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The Truth About Crisis Pregnancy Centers

Over the past two weeks, members of the H*yas for Choice advocacy team called crisis pregnancy centers in our community to ask for resources and information on abortion services. Here, those who made the calls describe their experiences and HFC members debunk the myths.

Northwest Pregnancy Center: Unprotected sex

I called Northwest Pregnancy Center to ask about my options following unprotected sex. After disclosing that I’d had unprotected sex the night before, I was told that urine-based tests are most effective after 7-10 days since conception and encouraged to get tested in “a few days.” When I asked directly about abortion, I was told that they the center will provide “information” and “pamphlets and things like that,” but not referral. She said that, for example, abortions performed “within 6-14 weeks of conception” are done by “the procedure called suction curettage, so that’s the most common form of abortion.”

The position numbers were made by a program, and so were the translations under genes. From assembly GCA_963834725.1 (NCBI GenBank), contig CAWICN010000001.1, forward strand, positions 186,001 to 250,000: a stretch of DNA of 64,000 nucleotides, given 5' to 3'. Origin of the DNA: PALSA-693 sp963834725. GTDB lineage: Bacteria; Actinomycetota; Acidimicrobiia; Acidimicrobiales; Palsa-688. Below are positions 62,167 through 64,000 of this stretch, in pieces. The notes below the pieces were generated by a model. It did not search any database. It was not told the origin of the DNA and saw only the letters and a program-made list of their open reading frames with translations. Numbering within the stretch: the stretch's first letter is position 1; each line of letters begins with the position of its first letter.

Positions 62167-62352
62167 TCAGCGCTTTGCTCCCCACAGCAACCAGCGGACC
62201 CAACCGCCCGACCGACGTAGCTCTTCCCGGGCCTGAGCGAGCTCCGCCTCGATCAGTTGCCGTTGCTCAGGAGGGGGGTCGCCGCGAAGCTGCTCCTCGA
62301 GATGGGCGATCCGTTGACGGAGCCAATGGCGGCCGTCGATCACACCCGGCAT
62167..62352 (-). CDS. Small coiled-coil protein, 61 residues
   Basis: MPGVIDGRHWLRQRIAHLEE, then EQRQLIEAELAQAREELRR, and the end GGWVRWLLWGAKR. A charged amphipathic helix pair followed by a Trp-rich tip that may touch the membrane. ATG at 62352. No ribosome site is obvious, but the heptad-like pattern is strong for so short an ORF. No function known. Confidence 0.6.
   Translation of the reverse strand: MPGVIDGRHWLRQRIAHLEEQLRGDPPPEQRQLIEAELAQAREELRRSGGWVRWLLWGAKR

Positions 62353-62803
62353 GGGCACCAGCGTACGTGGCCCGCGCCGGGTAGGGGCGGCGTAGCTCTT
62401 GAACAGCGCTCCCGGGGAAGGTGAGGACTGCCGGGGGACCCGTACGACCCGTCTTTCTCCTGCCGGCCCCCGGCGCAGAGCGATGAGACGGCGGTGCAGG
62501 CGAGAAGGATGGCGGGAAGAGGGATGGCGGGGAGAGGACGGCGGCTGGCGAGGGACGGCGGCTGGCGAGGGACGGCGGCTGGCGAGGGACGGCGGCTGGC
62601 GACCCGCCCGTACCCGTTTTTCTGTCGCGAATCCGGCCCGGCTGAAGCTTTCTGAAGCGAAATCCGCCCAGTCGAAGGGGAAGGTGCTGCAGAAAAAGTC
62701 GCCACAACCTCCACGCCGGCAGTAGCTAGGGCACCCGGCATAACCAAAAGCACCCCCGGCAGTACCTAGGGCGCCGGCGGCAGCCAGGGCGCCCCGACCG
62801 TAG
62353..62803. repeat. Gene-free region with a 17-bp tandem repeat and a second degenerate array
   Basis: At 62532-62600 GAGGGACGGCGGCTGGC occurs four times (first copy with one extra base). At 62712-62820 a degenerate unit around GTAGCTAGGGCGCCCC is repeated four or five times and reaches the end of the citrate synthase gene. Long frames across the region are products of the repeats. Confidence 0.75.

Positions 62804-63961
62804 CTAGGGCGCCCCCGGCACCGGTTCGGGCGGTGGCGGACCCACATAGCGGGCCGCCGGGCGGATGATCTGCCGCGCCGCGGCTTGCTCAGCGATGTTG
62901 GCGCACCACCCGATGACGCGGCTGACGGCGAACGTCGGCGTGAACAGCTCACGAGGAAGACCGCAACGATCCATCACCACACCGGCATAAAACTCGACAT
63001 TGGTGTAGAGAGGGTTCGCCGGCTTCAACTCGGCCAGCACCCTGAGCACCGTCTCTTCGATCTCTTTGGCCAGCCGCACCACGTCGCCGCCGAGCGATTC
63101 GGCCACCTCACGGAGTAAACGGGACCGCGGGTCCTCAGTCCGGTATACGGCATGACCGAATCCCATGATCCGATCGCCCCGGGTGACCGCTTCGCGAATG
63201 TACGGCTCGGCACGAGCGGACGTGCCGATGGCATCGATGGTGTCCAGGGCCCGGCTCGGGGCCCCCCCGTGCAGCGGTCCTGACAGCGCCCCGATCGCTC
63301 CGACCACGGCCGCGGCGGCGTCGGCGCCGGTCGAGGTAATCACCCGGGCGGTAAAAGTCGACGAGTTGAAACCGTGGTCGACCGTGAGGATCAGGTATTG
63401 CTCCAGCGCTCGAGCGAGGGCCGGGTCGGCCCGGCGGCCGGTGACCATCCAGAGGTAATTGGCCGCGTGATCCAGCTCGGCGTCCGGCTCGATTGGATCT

The truth is, taking a pregnancy test earlier than the recommended wait time increases the risk of missing pregnancy detection and, subsequently, of carrying on an unwanted pregnancy without knowing.

The truth is, the most common form of abortion early in a pregnancy is the medical abortion, which is done by a series of pills rather than by a surgical procedure. Medical abortions can be administered for pregnancies up to nine weeks, at which point health care providers generally will find an aspiration (here referred to as “suction curettage”) abortion more appropriate.

The truth is, crisis pregnancy centers often manipulate clients with falsified, upsetting images of fake abortion procedures in order to scare pregnant people away from the service. Even though our caller expressed having had unprotected sex only the night before, the CPC has an interest in discussing surgical abortion rather than medical abortion (the most appropriate form at this point in the pregnancy), because the fake information the center is likely to provide in the “pamphlets” it mentions is centered around images that misrepresent surgical abortion.